Virginia lowers unemployment rate again

virginia electoral college votes

Governor Ralph Northam announced Virginia’s unemployment rate had fallen another 0.2% in June down to 4.3%.

Down substantially from the 8.8% rate a year ago and lower than the national average of 5.8%. 

Virginia also had one of the lowest seasonally adjusted employment rates in the Southeast.

The Secretary of Labor Megan Healy believes these are signs that Virginia’s workers are finding safety and opportunities in the job market.

The job markets with the most growth in Virginia include leisure and hospitality which is up 25.5%.

Trade and transportation had the second highest growth at 6.5%

For more news from across the Shenandoah Valley, click here.

Virginia governor lifting indoor mask mandate in most places

emergency funding for homeless

By Associated Press | Published May 17, 2021 7:10 a.m.

By DENISE LAVOIE

RICHMOND, Va. (AP) — Virginia’s governor announced that he is lifting the state’s indoor mask mandate in line with new guidance from the federal Centers for Disease Control and Prevention.

Gov. Ralph Northam said the mask policy change takes effect at midnight along with changes to other mitigation measures expanding capacity for sports and entertainment venues and an easing of limits on social gatherings.

Northam also said Virginia will ease all distancing and capacity restrictions on May 28, two weeks earlier than planned.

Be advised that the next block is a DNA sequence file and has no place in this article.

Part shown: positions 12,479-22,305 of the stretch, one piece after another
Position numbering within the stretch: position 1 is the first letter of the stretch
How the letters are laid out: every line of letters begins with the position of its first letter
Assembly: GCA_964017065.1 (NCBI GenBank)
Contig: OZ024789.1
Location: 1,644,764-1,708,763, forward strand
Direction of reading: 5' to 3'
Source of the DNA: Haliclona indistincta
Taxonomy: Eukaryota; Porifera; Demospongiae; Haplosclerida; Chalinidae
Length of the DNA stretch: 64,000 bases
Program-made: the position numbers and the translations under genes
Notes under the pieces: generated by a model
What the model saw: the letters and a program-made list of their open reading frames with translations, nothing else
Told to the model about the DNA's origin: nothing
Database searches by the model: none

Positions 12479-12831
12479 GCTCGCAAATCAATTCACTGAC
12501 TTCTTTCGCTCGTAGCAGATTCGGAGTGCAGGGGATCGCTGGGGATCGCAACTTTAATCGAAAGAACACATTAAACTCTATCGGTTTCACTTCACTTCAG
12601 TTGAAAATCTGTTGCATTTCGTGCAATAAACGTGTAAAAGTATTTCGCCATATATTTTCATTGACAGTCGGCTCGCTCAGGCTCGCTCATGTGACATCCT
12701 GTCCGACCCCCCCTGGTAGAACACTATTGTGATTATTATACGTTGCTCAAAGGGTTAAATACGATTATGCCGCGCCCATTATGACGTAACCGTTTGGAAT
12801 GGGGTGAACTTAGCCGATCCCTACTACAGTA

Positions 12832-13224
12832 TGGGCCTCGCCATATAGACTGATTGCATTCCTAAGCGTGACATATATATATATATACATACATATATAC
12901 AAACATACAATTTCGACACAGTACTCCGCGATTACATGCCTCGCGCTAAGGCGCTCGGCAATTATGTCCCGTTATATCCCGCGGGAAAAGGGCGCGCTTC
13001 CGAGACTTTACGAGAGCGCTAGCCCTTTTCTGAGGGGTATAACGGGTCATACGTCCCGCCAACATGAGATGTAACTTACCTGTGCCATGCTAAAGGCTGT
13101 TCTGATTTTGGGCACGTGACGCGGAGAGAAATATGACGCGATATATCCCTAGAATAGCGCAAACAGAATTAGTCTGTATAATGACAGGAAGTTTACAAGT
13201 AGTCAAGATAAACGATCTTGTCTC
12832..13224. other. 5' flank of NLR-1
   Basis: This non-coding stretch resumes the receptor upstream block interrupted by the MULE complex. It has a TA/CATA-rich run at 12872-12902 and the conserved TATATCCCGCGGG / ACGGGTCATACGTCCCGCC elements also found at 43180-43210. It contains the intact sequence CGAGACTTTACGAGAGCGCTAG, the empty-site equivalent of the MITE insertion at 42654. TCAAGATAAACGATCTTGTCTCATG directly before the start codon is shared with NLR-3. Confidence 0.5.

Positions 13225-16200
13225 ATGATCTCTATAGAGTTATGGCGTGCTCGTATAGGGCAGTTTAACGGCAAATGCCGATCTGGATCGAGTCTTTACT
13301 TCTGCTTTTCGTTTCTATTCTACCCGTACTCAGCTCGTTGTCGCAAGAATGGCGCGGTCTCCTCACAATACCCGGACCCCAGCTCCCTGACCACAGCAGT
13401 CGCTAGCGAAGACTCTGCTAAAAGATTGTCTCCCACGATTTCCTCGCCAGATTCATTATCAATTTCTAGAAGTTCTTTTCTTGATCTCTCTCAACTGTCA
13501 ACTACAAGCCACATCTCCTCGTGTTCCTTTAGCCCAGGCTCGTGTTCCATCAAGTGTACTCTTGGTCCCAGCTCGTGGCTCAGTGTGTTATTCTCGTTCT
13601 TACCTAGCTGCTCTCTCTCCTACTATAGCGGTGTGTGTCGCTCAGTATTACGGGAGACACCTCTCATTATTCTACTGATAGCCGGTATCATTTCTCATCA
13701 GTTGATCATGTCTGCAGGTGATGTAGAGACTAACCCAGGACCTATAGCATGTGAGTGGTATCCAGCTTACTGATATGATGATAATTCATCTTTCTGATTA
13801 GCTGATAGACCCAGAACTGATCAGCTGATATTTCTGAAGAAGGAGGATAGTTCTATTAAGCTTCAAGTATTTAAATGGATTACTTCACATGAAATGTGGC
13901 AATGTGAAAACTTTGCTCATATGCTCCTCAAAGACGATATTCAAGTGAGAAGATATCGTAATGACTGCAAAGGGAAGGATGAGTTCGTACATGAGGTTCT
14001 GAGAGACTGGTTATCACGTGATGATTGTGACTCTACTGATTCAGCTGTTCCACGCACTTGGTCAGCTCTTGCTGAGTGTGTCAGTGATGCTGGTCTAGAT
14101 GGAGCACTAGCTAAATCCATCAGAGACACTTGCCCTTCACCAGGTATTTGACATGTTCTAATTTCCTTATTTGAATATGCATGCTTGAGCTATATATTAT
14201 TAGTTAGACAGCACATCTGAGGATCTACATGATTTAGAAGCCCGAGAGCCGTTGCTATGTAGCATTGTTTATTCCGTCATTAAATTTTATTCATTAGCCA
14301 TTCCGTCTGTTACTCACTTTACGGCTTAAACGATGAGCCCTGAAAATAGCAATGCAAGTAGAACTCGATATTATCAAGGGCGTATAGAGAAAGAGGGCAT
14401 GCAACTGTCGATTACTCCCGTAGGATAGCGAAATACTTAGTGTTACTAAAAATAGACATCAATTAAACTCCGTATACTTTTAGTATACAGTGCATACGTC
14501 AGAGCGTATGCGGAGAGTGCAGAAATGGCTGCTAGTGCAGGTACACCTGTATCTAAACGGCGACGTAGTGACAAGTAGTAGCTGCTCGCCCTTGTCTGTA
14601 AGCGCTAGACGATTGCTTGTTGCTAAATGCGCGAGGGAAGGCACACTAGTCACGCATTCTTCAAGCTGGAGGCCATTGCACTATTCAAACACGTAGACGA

Increasing vaccination rates and declines in COVID-19 cases, hospitalizations, and statewide test positivity rate changes made the changes possible. On Friday, Virginia’s positivity rate — the percentage of people testing positive for the virus — stood at 3.5%, a rate that is lower than at any time since the pandemic began more than a year ago.

Virginians have been working hard, and we are seeing the results in our strong vaccine numbers and dramatically lowered case counts,” Northam said in a statement. He also urged any unvaccinated people to get vaccinated to protect themselves and their communities.

“The message is clear: vaccinations are how we put this pandemic 2021 in the rearview mirror and get back to being with the people we love and doing the things we have missed,” he said.

The CDC guidelines state that fully vaccinated individuals do not have to wear masks in most indoor settings, except on public transit, in health care facilities, and in congregate settings.